Characteristic of Arsenal’s inability to hack losing a game they should be winning, Patrick Vieira was sent off for going in late on Di Canio after a marvellous piece of control, before confronting the referee, shoving Neil Ruddock and then spitting at him. Sore loser? Moi? Still, Arsenal supporters would surely have the tenacious, bullish side they had in this era over their current set of flaky Instagrammers in a heartbeat.
Overall, I think Arsène Wenger deserves a lot of credit for some great sides he was able to build with Arsenal. In spells between 1998 and 2006 there’s no doubt Arsenal had one of the best sides in the world. And while he deserves an appropriate send off for 22 years of honest and dedicated service to his club, his record deserves more robust scrutiny than it’s currently getting.
The mediocrity and decay that he allowed to fester at Arsenal for a decade was never properly noticed by the North London journalists until this season, and Arsène was given an easy ride on a record that would never have been tolerated for the likes of Ferguson or Mourinho.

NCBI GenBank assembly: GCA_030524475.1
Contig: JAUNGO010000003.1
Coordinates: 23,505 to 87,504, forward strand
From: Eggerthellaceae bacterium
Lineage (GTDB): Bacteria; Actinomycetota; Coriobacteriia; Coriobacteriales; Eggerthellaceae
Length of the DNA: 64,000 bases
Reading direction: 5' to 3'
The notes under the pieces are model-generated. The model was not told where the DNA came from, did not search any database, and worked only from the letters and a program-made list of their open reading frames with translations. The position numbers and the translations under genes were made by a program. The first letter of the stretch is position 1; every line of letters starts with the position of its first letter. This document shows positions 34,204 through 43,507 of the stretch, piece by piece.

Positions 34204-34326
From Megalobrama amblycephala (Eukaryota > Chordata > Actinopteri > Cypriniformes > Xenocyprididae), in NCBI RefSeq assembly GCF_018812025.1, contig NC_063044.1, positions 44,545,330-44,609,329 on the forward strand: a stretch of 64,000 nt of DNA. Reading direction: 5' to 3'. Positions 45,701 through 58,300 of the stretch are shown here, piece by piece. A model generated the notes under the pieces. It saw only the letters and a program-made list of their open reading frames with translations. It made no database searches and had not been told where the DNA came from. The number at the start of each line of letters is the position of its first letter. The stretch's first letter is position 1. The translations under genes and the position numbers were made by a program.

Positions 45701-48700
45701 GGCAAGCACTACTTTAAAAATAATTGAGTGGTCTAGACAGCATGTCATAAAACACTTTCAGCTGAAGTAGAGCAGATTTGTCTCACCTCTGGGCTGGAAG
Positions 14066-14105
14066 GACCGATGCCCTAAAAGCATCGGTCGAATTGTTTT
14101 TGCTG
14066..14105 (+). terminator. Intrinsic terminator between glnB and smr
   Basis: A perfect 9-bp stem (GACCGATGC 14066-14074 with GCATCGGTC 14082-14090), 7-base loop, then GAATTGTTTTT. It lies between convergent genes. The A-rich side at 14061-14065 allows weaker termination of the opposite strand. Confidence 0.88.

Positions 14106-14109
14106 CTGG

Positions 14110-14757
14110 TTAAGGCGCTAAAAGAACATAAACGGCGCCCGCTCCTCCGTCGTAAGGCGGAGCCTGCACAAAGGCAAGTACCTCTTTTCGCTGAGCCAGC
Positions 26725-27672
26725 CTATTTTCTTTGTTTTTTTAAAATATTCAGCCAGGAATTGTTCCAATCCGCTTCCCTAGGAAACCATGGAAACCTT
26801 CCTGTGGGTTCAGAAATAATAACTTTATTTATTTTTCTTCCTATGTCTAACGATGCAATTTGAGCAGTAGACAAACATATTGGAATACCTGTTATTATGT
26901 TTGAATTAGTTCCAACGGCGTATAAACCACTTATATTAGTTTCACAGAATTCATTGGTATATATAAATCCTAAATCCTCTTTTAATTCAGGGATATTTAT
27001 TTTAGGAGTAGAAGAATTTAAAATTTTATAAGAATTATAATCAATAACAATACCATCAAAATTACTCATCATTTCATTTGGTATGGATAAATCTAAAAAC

I’ve already mentioned in reference to a couple of these matches but Wenger’s sides were among the sorest and most classless losers in the league, and Wenger has got unnecessarily personal on multiple occasions when criticising players, managers and especially referees when things don’t go his way, while turning a blind eye when it suits him, for instance to his own side’s diving.
Again, Wenger deserves credit for his titles – and for building around the turn of the millennium one of the best sides in English football recently, as well as the Premier League’s most memorable rivalry – with Manchester United.
But as bloggers at former Man United fanzine Red Issue pointed out on Twitter: when Wenger took over at Arsenal it was five years since they’d won the league – it’s now 14. It was 2 years since they’d won a European trophy – it’s now 24. Moreover the three league titles the club won under Wenger in 22 years is also the same amount as they won in the 24 years preceding him. They’ve still never won the European Cup despite having arguably the best team in Europe over a span between 2004-06. Is Wenger’s legacy at Arsenal one of success, or of underachievement?
West Ham didn’t beat him often, but how sweet would one final troll win taste this afternoon? Come on you Irons!